I am a Bad Housewife. I am a woman who seldom dusts.
Yeah, yeah, that’s not so bad. I’m not really a housewife anyway: I just call myself a housewife. “Mad Housewife” used to be my online handle. Every time I left a comment on my blog or any blog, the signature would say “Mad Housewife.”
My husband used to ask who Mad Housewife was. He was a sucker for me even in my e-incarnation.
I changed my handle to Frisbee, the name of my blog.
Here’s what’s bad: I don’t do housework, I never learned to do housework, and I keep expecting my mother to drop in and clean house for me.
Picture me the other day trying to dust the louvered doors. How the hell are you supposed to dust these?
A louvered door has slats. The woman who used to live here was mad for slats. There are 14 louvered doors, if I include the 10 on the goddamned built-in china cabinets we use for bookshelves.
Try the duster, but it can’t reach inside the narrow top of the slat. The slats slant, and the dust sits inside the slant.
I gave up on the duster in despair. I took out the rags. I squirted Murphy’s soap and cleaned up some of the dust. Black, thick dust.
There’s still dust up there.
My mother is vague about dusters. She has a Swiffer. She used to have treated rags. She dusted every day so she never had the build-up.
Dim the lights and draw the curtains. Mom’s coming!
Growing up, I knew from the Trixie Belden books that girls had chores. “Couldn’t I have a chore?”
Mom was vague. “I’d rather do it myself.”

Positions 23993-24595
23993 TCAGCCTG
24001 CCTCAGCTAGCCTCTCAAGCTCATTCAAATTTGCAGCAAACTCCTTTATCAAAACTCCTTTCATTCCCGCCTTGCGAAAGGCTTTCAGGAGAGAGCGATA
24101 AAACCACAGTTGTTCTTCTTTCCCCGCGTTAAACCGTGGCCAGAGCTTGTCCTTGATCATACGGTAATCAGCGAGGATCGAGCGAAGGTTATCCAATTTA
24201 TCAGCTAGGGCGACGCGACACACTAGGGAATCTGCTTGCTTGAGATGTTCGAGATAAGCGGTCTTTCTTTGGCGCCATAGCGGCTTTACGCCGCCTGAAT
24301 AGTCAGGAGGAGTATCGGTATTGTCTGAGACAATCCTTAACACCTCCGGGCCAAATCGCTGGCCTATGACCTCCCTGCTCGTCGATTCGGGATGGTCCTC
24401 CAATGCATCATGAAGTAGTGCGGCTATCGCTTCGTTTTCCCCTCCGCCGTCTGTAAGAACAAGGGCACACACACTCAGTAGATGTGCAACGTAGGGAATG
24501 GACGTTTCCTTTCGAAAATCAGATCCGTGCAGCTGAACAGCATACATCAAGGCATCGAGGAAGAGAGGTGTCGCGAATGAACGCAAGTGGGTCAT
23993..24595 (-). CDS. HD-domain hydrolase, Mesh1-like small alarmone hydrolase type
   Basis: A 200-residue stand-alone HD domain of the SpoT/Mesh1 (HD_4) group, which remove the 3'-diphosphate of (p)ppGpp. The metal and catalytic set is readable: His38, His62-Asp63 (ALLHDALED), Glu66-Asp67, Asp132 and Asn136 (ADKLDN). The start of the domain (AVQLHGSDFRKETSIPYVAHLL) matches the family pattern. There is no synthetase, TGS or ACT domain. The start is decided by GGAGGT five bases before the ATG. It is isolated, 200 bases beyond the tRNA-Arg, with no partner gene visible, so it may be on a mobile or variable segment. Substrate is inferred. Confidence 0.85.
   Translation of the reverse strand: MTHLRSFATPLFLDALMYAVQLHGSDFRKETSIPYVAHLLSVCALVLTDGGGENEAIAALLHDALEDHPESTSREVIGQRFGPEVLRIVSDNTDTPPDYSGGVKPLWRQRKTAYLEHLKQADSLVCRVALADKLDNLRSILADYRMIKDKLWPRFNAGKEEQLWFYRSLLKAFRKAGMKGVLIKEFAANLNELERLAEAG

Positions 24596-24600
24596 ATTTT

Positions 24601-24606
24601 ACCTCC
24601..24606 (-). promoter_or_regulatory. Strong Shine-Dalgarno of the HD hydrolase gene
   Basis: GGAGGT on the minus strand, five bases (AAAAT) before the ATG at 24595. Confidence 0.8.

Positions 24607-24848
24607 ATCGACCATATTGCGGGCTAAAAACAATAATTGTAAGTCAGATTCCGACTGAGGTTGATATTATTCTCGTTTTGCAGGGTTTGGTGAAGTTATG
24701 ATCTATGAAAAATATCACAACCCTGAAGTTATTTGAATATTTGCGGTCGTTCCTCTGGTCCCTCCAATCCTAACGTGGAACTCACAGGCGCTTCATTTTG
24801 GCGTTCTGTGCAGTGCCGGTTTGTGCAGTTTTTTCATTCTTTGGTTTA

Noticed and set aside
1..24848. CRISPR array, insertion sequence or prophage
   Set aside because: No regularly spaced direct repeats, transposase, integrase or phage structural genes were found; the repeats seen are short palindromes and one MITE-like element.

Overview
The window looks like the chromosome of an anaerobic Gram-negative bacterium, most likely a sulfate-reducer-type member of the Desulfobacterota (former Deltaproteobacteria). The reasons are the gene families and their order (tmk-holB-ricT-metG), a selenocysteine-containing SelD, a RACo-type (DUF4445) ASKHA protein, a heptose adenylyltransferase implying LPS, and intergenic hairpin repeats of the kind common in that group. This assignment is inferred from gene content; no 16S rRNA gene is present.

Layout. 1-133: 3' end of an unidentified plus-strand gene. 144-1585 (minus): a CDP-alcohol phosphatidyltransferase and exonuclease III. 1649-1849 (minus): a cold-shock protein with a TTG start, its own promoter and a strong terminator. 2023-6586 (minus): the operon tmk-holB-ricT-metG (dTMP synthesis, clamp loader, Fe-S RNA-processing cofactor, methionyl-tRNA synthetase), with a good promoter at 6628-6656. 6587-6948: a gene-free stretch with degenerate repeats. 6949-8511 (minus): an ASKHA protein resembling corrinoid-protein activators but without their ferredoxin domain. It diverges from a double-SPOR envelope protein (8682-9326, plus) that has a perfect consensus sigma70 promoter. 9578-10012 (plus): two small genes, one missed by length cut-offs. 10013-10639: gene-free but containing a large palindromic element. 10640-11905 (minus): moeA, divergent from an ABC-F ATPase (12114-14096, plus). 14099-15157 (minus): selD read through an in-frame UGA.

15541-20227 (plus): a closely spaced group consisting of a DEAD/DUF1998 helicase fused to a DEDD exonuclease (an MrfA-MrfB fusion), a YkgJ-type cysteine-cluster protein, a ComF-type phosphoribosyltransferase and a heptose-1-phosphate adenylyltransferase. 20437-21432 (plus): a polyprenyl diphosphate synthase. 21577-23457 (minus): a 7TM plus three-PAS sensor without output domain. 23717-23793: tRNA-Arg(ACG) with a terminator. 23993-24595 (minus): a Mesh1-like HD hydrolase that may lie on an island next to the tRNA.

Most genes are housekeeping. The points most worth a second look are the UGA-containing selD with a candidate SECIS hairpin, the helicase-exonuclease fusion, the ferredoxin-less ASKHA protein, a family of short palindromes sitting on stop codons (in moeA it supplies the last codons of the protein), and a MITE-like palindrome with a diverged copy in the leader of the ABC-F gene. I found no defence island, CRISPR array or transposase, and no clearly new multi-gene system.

Of course she constantly dusted, vacuumed, scrubbed floors, did dishes. I should have watched her.
It’s clear that other women learned how to do this. They picked it up. According to the American Time Use Survey, women in 2011 spent an average of 2.16 hours a day on “activities such as housework, cooking, lawn care, or financial and other household management.
Perhaps I do an hour of cooking every day.
Perhaps they are dusting louvered doors.
Wouldn’t they rather be doing other things?
I own one not-very-helpful book, Cheryl Mendelson’s Home Comforts: The Art and Science of Doing Housework. Too much about dust theory and not enough how-to. She is priggish and holier-than-thou about dust. She writes:
All house dust contains a variety of allergens, and house dust is implicated in the alarming rise in the rates of asthma and other allergic diseases in recent years. The statistic on this precipitous rise are staggering. It is estimated that forty to fifty million people in this country are currently affected by one allergic disease of another…. Rates of hospital admissions are increasing.”
Hey, you’re living in New York City. Ever heard of pollution?
Really, we’re all fine here, despite the dust.
After reading 14 pages about dust, I learned that a small paintbrush might reach some of those narrow corners.
My goal is to be a Less Bad Housewife.
I will keep you apprised of my progress.